notes from the mexican kitchen

Chicken Tacos with Sorrel Salsa: So Good, So Easy

TacoTuesdayLogo_blueIn my garden, the appearance of herby green sorrel, in all of its fresh green, lemony-splendor, means spring is in full swing.

To tell the truth, I inherited the plant, and never really had a passion for it, never had a go-to dish to use it. 

Until I learned from fellow chef/restaurateur Cindy Pawlcyn to make it into salsa. Roasted tomatillo salsa. 

There’s just something about sorrel’s fresh tang and the tomatillo’s vibrancy that I find thrilling. (And I think you will too.)

This salsa makes a spectacular addition to virtually any taco. Here, we’re using chicken breast, but grilled vegetables, steak and shrimp would be great companions, too. 

Quick note: If you can’t find sorrel, “wild” arugula or watercress are delicious in tomatillo salsa too. 

Servings: 4



Heat the broiler and adjust the shelf to its highest position.  Spread the tomatillos, garlic and chiles on a baking sheet, slide under the hot broiler and roast until the tomatillos are soft and lightly blackened in spots (about 5 minutes per side—the garlic and chiles should be done in about the same amount of time). Cool to room temperature, scoop into a blender jar (including any juices from the tomatillos), add the sorrel and pulse until you have a puree that’s nearly smooth.  Add a little water (usually about 2 tablespoons) to give the salsa an easily spoonable consistency.  Taste and season with a little salt if it needs it (believe it or not, sometimes it doesn’t need any).

Pat the chicken dry with a paper towel and season with a generous sprinkling of salt.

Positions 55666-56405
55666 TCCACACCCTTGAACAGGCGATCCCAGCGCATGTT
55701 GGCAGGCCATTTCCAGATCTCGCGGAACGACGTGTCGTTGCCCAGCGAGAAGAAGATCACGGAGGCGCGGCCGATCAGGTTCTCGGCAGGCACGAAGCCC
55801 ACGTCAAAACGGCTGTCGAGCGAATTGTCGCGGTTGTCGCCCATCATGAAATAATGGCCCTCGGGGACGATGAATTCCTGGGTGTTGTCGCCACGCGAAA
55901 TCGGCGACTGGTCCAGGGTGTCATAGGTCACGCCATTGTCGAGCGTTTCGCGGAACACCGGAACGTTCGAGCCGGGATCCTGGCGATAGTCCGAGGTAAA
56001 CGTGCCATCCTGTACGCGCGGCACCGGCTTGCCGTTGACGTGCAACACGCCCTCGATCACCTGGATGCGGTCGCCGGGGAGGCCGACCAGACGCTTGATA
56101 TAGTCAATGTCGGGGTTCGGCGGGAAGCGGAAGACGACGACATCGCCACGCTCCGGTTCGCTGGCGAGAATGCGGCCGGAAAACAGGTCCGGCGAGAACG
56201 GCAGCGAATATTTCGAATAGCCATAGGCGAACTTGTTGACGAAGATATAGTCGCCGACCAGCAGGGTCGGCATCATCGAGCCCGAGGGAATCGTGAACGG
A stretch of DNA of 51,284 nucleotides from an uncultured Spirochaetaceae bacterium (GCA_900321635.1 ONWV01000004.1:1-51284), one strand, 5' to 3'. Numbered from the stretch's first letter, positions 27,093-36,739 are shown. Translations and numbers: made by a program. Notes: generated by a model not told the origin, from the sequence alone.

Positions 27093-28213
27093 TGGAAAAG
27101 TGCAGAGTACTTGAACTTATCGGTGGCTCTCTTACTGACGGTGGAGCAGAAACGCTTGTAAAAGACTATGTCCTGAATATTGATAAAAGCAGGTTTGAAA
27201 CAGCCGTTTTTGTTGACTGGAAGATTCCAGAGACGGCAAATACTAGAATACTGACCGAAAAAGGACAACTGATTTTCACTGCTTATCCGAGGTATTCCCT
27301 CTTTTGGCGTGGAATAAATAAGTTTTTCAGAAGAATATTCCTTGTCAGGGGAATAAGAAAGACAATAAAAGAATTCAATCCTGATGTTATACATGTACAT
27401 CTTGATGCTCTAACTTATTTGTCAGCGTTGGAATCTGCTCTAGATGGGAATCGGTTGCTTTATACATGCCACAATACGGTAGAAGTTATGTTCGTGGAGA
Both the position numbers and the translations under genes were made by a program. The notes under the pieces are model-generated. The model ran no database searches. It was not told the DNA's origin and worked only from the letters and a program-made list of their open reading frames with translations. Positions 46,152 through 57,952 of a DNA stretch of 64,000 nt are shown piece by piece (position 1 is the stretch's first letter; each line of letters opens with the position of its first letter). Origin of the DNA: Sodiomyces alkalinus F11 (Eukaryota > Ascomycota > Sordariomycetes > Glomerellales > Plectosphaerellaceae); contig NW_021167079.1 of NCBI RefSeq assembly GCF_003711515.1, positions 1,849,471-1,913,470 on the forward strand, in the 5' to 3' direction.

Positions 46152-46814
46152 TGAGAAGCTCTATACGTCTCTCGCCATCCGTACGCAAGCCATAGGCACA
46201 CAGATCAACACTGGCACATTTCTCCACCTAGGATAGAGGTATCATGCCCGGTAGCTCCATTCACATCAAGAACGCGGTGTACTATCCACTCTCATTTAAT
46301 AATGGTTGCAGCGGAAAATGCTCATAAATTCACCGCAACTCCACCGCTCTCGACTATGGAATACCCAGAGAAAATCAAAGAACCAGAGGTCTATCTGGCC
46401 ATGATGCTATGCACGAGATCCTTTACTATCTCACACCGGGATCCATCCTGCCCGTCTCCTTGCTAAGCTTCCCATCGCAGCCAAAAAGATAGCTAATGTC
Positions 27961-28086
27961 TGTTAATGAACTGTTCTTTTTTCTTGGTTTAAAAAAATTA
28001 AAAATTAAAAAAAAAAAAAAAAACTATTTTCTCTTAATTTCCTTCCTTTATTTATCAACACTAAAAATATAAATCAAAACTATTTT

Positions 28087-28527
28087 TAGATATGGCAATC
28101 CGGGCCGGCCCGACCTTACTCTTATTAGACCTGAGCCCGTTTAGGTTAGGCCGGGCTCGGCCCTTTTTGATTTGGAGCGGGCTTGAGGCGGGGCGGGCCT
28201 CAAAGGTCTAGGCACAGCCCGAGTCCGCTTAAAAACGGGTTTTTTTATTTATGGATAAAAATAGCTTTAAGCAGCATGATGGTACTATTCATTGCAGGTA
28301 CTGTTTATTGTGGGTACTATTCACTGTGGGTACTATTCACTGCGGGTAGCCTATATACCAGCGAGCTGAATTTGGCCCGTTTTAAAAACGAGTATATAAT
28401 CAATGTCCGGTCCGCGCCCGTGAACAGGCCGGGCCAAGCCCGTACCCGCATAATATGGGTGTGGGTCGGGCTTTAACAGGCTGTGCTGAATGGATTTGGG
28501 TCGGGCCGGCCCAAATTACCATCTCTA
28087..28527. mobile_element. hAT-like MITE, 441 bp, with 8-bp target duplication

In a very large (12-inch) skillet set over medium-high, heat enough oil to coat the bottom. Lay in the chicken in a single layer and strew the onion slices into the open spots.

As the chicken sears, nestle in the onion slices, turning them as they brown. When the meat is richly browned on one side, turn it over and brown the other side, about five minutes more.

Pour the sorrel-tomatillo salsa into the pan, spoon the mixture into warm corn tortillas and top with queso fresco. 


  1. Disappointed! I searched for a cheese and bean enchilada recipe and found nothing. My guests do not eat meat. I was hopeful Mr. Bayless would publish more recipes excluding meat. Thank you.

  2. When I saw this recipe I was hoping that it was for the sorrel (as its called in Jamaica) which is the Jamaica (hibiscus flowers) of Mexico.
    In Coyacan I had delicious empanadas of Jamaica blossoms. I’ve found one recipe, but it never explains how to get the flowers soft and chewable. My limited Spanish doesn’t help.

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